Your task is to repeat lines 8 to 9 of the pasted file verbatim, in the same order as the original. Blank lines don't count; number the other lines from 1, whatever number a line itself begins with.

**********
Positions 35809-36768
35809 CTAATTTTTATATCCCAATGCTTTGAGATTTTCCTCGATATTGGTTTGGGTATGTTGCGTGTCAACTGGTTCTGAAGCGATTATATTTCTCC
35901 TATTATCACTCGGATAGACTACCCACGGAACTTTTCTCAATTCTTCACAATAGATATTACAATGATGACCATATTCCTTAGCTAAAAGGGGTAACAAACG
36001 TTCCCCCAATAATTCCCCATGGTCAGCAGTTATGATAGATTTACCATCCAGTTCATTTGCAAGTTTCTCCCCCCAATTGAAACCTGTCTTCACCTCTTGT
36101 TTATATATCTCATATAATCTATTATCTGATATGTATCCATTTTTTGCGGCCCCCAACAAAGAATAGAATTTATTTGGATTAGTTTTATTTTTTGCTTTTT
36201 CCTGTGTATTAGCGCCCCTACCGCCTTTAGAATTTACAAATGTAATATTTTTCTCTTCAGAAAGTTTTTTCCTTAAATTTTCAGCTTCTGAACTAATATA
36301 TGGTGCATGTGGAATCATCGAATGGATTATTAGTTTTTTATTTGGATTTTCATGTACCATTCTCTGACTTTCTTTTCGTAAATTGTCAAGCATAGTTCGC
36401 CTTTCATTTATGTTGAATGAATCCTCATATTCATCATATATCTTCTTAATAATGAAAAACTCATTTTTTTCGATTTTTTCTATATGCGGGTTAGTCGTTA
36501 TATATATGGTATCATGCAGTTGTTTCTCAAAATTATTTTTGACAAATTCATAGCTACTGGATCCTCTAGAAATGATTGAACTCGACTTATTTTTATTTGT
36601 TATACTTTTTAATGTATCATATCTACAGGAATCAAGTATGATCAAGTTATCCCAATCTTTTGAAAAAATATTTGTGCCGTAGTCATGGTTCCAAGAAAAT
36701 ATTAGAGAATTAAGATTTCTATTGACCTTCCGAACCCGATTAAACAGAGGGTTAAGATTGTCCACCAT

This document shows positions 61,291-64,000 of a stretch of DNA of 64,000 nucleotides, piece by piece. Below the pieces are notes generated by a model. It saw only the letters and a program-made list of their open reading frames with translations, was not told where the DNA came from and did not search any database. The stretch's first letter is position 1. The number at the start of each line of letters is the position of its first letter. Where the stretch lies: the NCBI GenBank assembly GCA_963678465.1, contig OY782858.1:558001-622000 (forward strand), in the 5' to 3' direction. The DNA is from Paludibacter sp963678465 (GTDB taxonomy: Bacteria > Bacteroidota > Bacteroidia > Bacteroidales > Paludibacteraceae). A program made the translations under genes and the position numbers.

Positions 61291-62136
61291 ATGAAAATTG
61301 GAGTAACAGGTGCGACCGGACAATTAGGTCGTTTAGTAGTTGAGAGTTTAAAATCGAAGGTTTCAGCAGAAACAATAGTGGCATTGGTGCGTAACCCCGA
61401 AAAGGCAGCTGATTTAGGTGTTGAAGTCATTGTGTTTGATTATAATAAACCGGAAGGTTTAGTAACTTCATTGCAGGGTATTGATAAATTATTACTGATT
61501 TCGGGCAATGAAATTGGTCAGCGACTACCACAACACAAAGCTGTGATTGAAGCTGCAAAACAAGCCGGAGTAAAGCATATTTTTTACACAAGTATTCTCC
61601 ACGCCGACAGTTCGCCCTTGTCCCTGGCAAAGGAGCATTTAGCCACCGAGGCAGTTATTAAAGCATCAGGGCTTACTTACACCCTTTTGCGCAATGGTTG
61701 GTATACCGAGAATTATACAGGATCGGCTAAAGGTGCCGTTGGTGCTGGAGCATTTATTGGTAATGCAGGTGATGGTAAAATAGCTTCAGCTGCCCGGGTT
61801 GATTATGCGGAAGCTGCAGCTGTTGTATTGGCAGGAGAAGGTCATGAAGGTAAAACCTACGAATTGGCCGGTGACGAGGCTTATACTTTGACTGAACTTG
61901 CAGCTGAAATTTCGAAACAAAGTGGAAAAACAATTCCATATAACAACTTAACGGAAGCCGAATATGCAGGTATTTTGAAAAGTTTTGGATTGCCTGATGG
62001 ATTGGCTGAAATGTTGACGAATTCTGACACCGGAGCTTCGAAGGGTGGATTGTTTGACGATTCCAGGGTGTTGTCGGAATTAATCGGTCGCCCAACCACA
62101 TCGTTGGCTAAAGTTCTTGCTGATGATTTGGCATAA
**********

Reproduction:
36401 CTTTCATTTATGTTGAATGAATCCTCATATTCATCATATATCTTCTTAATAATGAAAAACTCATTTTTTTCGATTTTTTCTATATGCGGGTTAGTCGTTA
36501 TATATATGGTATCATGCAGTTGTTTCTCAAAATTATTTTTGACAAATTCATAGCTACTGGATCCTCTAGAAATGATTGAACTCGACTTATTTTTATTTGT